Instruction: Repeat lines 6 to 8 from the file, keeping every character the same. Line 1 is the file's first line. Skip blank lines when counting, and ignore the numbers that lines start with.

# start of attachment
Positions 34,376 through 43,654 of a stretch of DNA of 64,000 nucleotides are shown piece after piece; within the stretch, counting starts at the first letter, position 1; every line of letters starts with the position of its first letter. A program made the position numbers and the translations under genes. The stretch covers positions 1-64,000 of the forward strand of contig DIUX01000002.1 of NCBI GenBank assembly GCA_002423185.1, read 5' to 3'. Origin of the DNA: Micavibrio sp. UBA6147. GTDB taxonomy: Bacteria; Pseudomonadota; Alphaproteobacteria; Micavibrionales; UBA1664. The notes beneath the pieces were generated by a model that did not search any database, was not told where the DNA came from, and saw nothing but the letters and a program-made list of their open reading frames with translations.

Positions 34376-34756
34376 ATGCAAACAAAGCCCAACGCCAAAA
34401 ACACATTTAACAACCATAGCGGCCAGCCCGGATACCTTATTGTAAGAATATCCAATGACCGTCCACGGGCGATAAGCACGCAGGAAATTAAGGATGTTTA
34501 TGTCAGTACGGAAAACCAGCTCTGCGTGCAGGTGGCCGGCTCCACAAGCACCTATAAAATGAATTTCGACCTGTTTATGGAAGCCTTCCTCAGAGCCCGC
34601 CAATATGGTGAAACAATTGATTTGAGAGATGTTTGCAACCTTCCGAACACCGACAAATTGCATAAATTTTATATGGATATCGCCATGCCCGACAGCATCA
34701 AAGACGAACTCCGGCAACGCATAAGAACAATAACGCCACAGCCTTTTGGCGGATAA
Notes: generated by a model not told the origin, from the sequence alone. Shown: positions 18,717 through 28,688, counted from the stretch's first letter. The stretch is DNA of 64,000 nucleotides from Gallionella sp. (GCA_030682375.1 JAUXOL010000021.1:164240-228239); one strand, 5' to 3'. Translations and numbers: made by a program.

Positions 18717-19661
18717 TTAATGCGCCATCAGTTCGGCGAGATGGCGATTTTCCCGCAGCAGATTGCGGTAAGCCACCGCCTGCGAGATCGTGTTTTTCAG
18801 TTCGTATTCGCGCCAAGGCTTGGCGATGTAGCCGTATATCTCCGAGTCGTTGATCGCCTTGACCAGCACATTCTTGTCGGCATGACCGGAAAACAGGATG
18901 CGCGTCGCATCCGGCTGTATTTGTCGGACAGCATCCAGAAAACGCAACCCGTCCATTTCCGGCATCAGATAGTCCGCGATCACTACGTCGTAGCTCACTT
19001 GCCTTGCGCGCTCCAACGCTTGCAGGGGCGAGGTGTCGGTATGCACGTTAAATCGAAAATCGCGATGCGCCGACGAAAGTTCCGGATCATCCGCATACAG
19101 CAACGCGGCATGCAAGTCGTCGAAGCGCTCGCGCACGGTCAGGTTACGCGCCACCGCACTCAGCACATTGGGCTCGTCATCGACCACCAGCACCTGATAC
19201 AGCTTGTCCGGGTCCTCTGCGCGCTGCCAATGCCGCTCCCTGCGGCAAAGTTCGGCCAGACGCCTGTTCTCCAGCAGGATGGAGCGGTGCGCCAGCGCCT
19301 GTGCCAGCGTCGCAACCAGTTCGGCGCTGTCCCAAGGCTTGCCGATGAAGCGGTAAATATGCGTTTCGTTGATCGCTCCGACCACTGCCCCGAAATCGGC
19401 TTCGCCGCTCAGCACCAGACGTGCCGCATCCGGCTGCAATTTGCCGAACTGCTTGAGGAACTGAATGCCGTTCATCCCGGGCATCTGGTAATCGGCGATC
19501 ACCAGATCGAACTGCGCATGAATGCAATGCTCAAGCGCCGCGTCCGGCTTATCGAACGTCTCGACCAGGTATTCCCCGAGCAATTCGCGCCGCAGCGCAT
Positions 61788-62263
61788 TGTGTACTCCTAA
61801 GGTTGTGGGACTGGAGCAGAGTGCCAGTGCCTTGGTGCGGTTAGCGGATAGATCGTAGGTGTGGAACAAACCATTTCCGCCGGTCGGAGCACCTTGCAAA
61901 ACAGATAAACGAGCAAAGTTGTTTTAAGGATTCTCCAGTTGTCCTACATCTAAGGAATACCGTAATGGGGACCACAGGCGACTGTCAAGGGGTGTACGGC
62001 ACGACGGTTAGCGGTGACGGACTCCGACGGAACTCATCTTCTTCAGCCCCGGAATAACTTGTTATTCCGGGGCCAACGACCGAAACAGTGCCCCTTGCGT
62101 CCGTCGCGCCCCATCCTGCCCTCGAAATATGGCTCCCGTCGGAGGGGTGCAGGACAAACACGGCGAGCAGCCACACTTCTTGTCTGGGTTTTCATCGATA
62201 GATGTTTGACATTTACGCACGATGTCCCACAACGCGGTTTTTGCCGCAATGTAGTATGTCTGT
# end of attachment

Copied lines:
34601 CAATATGGTGAAACAATTGATTTGAGAGATGTTTGCAACCTTCCGAACACCGACAAATTGCATAAATTTTATATGGATATCGCCATGCCCGACAGCATCA
34701 AAGACGAACTCCGGCAACGCATAAGAACAATAACGCCACAGCCTTTTGGCGGATAA
Notes: generated by a model not told the origin, from the sequence alone. Shown: positions 18,717 through 28,688, counted from the stretch's first letter. The stretch is DNA of 64,000 nucleotides from Gallionella sp. (GCA_030682375.1 JAUXOL010000021.1:164240-228239); one strand, 5' to 3'. Translations and numbers: made by a program.